Cleaning House: The End of CPS's Contract with Aramark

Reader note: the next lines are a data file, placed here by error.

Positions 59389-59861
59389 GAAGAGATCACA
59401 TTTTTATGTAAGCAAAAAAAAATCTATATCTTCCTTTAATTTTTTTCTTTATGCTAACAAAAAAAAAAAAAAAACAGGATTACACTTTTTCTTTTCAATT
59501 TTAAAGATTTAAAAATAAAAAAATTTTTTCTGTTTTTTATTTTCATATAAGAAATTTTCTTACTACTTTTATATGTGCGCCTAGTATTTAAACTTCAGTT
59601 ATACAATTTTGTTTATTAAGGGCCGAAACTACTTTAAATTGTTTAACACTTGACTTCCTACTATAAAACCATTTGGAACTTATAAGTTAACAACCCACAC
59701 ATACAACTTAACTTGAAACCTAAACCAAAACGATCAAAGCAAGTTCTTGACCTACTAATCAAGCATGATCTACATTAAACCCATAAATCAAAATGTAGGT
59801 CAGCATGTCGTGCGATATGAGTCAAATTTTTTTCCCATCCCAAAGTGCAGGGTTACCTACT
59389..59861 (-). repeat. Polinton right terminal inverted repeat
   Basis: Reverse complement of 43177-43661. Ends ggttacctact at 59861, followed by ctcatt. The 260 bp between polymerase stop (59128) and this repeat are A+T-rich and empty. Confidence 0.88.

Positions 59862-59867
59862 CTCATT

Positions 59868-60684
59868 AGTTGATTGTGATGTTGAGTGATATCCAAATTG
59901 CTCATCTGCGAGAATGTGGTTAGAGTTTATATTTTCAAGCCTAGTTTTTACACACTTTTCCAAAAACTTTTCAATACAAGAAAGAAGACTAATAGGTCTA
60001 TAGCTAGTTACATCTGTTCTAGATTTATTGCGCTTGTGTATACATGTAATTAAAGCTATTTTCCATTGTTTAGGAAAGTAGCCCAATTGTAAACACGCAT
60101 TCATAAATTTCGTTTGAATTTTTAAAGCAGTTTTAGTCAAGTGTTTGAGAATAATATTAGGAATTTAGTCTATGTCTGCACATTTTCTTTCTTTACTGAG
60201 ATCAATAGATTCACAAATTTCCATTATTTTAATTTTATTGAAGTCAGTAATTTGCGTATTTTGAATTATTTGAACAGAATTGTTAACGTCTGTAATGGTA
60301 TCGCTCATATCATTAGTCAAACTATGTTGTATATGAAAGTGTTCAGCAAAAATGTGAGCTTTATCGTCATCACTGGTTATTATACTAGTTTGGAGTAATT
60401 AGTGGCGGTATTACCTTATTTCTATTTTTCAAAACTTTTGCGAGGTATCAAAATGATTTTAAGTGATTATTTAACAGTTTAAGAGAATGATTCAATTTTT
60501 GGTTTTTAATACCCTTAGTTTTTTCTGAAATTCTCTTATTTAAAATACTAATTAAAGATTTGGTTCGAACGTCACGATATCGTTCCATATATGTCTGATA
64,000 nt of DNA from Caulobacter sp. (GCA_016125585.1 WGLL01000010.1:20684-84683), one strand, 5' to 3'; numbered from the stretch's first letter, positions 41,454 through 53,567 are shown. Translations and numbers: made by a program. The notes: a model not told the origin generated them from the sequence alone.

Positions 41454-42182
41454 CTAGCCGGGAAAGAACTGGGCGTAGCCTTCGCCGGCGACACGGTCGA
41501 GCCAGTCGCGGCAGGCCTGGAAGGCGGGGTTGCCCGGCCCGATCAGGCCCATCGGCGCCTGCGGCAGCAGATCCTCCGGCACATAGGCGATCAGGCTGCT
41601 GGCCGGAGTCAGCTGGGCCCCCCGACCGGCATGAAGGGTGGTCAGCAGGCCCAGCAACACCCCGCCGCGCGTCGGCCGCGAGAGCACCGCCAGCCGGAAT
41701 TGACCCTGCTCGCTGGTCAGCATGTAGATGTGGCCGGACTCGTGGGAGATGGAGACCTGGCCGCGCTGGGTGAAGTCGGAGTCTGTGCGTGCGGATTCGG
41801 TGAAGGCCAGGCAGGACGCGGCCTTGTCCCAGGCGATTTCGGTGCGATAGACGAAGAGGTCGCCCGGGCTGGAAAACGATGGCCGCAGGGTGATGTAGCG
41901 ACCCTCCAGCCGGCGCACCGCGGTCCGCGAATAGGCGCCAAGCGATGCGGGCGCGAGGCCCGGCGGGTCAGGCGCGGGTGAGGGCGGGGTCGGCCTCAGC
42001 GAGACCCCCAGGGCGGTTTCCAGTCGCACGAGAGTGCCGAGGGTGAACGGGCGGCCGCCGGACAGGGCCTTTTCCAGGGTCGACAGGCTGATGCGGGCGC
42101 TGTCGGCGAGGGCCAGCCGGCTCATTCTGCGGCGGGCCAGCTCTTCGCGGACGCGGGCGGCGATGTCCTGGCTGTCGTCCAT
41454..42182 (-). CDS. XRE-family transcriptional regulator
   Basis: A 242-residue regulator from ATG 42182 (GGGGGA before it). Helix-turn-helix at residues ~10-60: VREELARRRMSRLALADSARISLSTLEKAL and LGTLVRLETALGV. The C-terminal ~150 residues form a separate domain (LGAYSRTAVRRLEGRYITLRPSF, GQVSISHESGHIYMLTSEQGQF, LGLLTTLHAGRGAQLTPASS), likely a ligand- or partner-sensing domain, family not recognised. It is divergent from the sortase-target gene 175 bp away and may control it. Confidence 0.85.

As the custodial management contract with Aramark inside Chicago Public Schools (CPS) comes to an end, there’s a palpable mix of anticipation and reservation.The decision to bring management back under the district’s umbrella marks a significant shift. This long-awaited change is a positive step toward ensuring students and staff are provided consistently clean schools that support a warm, welcoming, and healthy environment. As is the case with any big change, it leads to questions about CPS’ readiness to shoulder this responsibility effectively. In a conversation with Ryan Belville, a prominent voice within the CPS community and CPAA Board member, the complexity of this transition becomes evident. “Is CPS ready?” Belville poses one of the critical questions looming over this change. He underscores the importance of effective management systems for monitoring and ensuring school cleanliness, highlighting the pivotal role of school principals in overseeing this transition’s success. Belville’s experience underscores the nuanced challenges at play. While certain vendors, like Vargas, have operated successfully in specific school communities, the issue lies in management — not in custodial services themselves. “Even when Aramark provided management, Vargas was still providing custodians,” Belville notes. This continuity in custodial staff reveals that the core responsibility for success lies in management practices rather than personnel. Belville says school leaders have voiced concerns for many years, and although he is optimistic, he is still concerned that principals were not consulted — even though principal concerns were extensive. “I am hopeful and optimistic but recognize that there is skepticism amongst school leaders to a district-developed plan that was not closely collaborated with school leader input. School leaders want to share their experience and their knowledge about what has worked in the past.” And equally important … what has not worked. Questions about staffing, substitutes, work quality monitoring, and accountability measures linger. Principals, who have long voiced concerns, feel sidelined in the decision-making process. “The absence of school administrator voice in the development of a new management system is a concern." Belville asserts. He emphasizes the importance of incorporating the insights of those directly impacted by these changes, including principals, engineers, and unions like CPAA and SEIU. The lack of principal consultation (through CPAA) in the decision not to renew the Aramark contract is disappointing, even though the decision itself has the support of the principals. “So it feels hopeful, but it’s still a little frustrating,” he admits. Engaging with existing resources and considering models that have historically proven effective are key steps moving forward. “Right now, we could potentially be going down a path where we’re just creating more layers of management within facilities that don't save money, that don't serve schools, and are the same problem that we’ve had with Aramark.” He cautions against trying something new when we’ve had something that’s worked well in the past. He believes CPS will get closer to best answers and practices in partnership. “By working with our labor partners, like CPAA, we can bring experience to the table. Our engineers union who have experience in this — and SEIU, who indicated an interest in assuming responsibility for managing custodians should be included in the conversation.” Ultimately, Belville stresses the importance of dedication and engagement in the process. “Our schools are served well by individuals who are dedicated to their schools,” he asserts. By harnessing the commitment and expertise of those within the CPS community, Belville believes the district can navigate this transition successfully. As CPS prepares to reclaim control of custodial management, the spotlight is on effective collaboration, accountability, and a commitment to serving the best interests of students and staff alike. Only time will tell whether this transition will yield the desired results, but one thing remains clear: the voices of those within the CPS community must be heard every step of the way.